School district continues dropout prevent efforts
Published 5:00 am Tuesday, August 19, 2008
The Brookhaven School District continues to focus on keepingkids in school in the 2008-09 school year. District officials saidwhile they’ve had marked success to date, they’re still looking tobuild continued improvement in their dropout preventionnumbers.
When the Mississippi Department of Education released graduationand dropout rates for the state in June, the report showedBrookhaven with an 81.3 percent graduation rate, as compared to thestate’s overall 73.8 percent. District Superintendent Lea Barrettsaid that is evidence of a strong system.
“The things we have in place currently are working,” she said.”Plus we have such a supportive community. It’s great to have acommunity that values education so much.”
Assistant Superintendent James Tillman said one of the ways hehas worked to insure that the school district’s dropout rate stayslow is to assess the needs of “at-risk students” and take steps toaddress them.
“We do a basic needs assessment and look at the outcomes oftargeted groups, such as students who have failed two grades ormore, or who have been expelled or suspended more than 20 days,because those have a high rate for dropouts,” he said. “Then wework with them and try to get them back on the right track.”
Meanwhile, he said, students with other emotional or behaviorneeds or learning disabilities are given special attention aswell.
“We prioritize a list of needs of students with behavioral oremotional problems that could interfere with their abilities tolearn,” he said. “We try to bring in a little more parentalinvolvement in those cases, and in the cases of students withlesser social skills we bring in mentors and such to keep them onboard.”
And like Barrett said, so far it seems to be working. The city’sdropout rate of 5.1 percent was less than a third of the state’saverage, which rested at 15.9 percent. Tillman said that is theresult of having both short-term and long-term dropout preventiongoals for the district.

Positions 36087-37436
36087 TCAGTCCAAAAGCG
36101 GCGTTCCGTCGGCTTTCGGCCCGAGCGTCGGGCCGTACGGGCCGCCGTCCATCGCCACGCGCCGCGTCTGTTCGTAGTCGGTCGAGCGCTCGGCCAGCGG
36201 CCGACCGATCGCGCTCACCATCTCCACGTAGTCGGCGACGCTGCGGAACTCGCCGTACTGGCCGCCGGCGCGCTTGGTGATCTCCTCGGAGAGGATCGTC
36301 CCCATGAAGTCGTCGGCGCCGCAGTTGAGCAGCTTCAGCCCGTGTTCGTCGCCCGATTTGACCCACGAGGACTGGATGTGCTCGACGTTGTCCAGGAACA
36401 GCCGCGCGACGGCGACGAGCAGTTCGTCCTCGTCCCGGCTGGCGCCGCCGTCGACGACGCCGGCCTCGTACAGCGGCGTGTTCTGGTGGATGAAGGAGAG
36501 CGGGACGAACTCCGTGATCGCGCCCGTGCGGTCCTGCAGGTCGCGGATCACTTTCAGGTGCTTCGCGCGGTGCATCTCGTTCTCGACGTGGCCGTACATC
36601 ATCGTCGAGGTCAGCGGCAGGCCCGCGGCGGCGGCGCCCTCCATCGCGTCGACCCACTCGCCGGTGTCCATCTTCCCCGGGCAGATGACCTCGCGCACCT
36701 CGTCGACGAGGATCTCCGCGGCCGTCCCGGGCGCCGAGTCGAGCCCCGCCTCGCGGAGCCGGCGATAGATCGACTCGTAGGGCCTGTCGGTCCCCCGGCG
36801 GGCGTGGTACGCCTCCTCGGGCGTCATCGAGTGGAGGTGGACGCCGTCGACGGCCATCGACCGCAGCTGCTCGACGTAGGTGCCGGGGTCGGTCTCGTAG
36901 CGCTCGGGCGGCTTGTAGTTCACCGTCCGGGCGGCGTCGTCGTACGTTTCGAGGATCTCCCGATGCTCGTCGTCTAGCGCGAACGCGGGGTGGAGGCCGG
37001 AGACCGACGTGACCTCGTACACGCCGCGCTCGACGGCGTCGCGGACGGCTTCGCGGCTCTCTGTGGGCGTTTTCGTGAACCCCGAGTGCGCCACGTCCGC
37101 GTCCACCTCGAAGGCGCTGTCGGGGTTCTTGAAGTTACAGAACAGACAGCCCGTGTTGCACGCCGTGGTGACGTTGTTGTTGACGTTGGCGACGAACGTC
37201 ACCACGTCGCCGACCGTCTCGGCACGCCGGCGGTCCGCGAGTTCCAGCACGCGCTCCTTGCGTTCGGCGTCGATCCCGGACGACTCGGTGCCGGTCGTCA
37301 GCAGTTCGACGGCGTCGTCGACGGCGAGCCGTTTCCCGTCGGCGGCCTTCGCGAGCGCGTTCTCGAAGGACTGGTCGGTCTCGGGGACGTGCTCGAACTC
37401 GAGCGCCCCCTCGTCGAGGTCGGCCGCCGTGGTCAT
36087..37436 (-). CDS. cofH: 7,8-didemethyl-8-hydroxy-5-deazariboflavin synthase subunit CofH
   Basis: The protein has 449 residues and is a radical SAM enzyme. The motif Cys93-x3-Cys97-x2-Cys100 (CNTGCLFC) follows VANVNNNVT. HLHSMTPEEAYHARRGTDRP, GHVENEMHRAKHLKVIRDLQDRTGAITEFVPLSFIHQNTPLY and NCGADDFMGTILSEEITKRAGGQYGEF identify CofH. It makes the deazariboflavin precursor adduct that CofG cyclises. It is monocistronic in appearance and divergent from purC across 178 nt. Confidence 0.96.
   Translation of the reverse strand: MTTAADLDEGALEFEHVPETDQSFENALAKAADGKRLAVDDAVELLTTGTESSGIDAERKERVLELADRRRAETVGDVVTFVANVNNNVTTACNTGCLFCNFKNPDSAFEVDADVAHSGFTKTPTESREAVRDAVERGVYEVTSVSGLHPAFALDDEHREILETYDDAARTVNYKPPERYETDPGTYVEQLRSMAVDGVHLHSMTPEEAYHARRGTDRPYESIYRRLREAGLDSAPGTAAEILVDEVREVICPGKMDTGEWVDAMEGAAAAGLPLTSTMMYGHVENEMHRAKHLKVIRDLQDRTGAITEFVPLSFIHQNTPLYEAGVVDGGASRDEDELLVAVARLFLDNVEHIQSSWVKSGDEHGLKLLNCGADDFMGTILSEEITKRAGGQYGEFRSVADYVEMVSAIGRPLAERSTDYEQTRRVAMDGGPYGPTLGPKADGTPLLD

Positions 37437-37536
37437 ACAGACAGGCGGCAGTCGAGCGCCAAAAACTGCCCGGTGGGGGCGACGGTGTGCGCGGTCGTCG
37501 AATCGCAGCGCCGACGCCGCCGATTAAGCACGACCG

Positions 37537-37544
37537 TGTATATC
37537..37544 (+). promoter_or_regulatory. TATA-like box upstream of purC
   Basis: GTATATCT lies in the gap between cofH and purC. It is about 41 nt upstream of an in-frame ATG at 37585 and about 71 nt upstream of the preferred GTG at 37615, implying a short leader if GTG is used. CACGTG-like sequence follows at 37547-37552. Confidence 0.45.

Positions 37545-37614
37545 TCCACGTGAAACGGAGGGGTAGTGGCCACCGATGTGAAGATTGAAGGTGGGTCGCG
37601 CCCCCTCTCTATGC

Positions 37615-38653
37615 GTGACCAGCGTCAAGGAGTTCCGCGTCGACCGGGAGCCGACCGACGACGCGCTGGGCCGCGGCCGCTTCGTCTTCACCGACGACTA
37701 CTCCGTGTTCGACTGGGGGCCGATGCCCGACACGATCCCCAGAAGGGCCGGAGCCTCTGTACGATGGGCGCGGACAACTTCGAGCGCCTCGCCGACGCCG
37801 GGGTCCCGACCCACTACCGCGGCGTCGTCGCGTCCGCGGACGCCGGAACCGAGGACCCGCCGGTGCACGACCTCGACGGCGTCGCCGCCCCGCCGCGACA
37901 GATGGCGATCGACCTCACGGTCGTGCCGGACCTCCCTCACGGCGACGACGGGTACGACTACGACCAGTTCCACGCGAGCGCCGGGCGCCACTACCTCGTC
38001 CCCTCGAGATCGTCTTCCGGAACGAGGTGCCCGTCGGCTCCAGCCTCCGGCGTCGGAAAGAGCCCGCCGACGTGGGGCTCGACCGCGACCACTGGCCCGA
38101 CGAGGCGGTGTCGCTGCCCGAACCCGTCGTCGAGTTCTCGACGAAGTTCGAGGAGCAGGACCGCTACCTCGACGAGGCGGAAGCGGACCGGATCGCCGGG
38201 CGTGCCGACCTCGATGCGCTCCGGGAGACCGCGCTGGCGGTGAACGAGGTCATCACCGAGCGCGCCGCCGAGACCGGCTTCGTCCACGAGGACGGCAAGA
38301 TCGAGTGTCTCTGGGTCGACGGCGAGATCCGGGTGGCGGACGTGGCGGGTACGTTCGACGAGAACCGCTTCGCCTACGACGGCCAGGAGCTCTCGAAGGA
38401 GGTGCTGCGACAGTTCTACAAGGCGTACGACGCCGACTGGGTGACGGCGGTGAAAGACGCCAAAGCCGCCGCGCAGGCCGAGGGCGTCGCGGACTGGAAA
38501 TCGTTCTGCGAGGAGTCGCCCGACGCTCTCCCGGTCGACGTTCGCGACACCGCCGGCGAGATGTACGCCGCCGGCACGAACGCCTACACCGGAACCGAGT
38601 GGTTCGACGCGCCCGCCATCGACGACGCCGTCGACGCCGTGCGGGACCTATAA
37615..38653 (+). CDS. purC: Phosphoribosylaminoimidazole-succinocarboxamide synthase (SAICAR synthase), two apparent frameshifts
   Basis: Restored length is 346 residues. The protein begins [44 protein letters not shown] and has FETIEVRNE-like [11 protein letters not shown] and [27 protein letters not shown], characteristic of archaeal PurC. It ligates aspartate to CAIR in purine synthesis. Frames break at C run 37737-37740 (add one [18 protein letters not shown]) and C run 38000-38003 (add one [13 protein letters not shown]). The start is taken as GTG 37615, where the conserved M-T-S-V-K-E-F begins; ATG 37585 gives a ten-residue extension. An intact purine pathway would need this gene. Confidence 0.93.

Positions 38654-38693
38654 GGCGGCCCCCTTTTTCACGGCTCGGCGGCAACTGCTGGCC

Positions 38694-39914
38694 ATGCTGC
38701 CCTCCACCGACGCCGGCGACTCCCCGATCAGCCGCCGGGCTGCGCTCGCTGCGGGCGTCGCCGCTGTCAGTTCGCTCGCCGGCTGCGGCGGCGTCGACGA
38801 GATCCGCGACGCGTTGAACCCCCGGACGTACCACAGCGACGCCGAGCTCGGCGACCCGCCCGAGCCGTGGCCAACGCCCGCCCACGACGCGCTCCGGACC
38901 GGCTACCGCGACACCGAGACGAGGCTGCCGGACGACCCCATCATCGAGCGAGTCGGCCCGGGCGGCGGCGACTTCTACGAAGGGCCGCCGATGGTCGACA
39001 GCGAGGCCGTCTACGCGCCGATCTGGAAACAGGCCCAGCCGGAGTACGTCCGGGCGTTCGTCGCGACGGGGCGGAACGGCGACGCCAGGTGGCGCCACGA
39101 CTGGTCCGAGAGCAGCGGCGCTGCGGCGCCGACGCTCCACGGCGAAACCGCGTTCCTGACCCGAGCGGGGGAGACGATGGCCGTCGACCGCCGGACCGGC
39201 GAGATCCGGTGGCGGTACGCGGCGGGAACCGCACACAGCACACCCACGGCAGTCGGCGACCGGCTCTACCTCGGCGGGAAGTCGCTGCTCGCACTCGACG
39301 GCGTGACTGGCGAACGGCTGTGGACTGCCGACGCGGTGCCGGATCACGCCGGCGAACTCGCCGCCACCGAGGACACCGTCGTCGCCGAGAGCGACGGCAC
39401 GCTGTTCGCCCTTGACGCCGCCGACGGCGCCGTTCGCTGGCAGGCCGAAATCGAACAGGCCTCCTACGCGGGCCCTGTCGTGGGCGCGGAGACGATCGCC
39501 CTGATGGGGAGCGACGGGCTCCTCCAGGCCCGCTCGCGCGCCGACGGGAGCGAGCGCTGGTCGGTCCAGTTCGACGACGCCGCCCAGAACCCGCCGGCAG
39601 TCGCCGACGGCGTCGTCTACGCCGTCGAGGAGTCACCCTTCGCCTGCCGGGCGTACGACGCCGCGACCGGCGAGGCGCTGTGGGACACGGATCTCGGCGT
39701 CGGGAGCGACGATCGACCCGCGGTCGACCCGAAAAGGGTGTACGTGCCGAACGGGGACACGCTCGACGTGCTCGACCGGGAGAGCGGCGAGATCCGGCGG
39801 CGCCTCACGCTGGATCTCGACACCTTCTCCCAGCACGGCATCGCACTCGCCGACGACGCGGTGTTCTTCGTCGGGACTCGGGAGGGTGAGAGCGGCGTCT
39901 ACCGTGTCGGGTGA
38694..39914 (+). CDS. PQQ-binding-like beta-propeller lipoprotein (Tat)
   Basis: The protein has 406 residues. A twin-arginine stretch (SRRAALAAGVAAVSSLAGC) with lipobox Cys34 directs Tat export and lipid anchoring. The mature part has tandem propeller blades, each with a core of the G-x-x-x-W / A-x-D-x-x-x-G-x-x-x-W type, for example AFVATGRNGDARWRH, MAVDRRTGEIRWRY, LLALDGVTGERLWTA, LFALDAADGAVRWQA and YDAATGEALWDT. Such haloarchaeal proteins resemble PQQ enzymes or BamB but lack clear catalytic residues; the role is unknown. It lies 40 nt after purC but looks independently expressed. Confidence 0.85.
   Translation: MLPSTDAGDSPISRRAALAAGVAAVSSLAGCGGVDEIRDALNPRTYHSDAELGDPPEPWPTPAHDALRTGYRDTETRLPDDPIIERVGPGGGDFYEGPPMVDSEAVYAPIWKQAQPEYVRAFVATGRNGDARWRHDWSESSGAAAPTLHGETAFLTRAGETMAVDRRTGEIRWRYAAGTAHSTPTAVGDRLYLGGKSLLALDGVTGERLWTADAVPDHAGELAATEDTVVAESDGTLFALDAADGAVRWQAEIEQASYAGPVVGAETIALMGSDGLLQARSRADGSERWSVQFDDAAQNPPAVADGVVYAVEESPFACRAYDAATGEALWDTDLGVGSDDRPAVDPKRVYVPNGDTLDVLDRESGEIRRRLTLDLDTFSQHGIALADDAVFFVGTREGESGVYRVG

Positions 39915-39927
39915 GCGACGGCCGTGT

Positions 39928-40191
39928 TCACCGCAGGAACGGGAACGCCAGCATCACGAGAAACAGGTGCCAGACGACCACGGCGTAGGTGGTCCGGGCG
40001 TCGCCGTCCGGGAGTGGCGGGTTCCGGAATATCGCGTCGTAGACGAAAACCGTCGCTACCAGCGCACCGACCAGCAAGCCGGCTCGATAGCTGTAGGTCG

“Short-term, we want to provide an environment that promotesprolonged involvement from students in elementary through highschool,” he said. “In order to do that we take steps to do thingslike prevent bullying, engaging students to make better decisions,and hopefully that begins to decrease referrals to the office.”
In addition, he said, giving them a safe, drug-free environmentwill help improve their academic performance as well as theirattendance.
Long-term, he said, the goal is fairly all-encompassing.
“We’d like to not lose any of them. That’s what we’d ultimatelylike to see,” he said.
Both Barrett and Tillman said personal attention andunderstanding is the key to making children want to succeed.
“Children have to know you as an adult, a teacher, anadministrator care about them as a person,” he said. “They have tobelieve in you as an individual, that you have their benefit inmind.”
Meanwhile, administrators said, the help of Brookhaven PoliceCapt. Bobby Bell as the district’s retention officer has been amajor help. He has met with administrators at all the city schoolson how to keep children in the classroom. It takes a village toraise a child, she said.
“The precursor to that is that the people of the village have totalk,” Barrett said. “It takes a village to help keep a child inschool, and we get a lot of our help from parents who keep us inthe loop as well.”
Another thing that administrators are looking into is a studentdropout group. Last year BHS senior Cameron Jenkins organized agroup to encourage students to stay enrolled, and Tillman andBarrett said they’d like to continue his idea.
“Cameron initiated that himself, along with the blessings of theadministration,” Barrett said. “If you have successful students,they can use those peer relationships to influence other studentswho look to them for leadership.”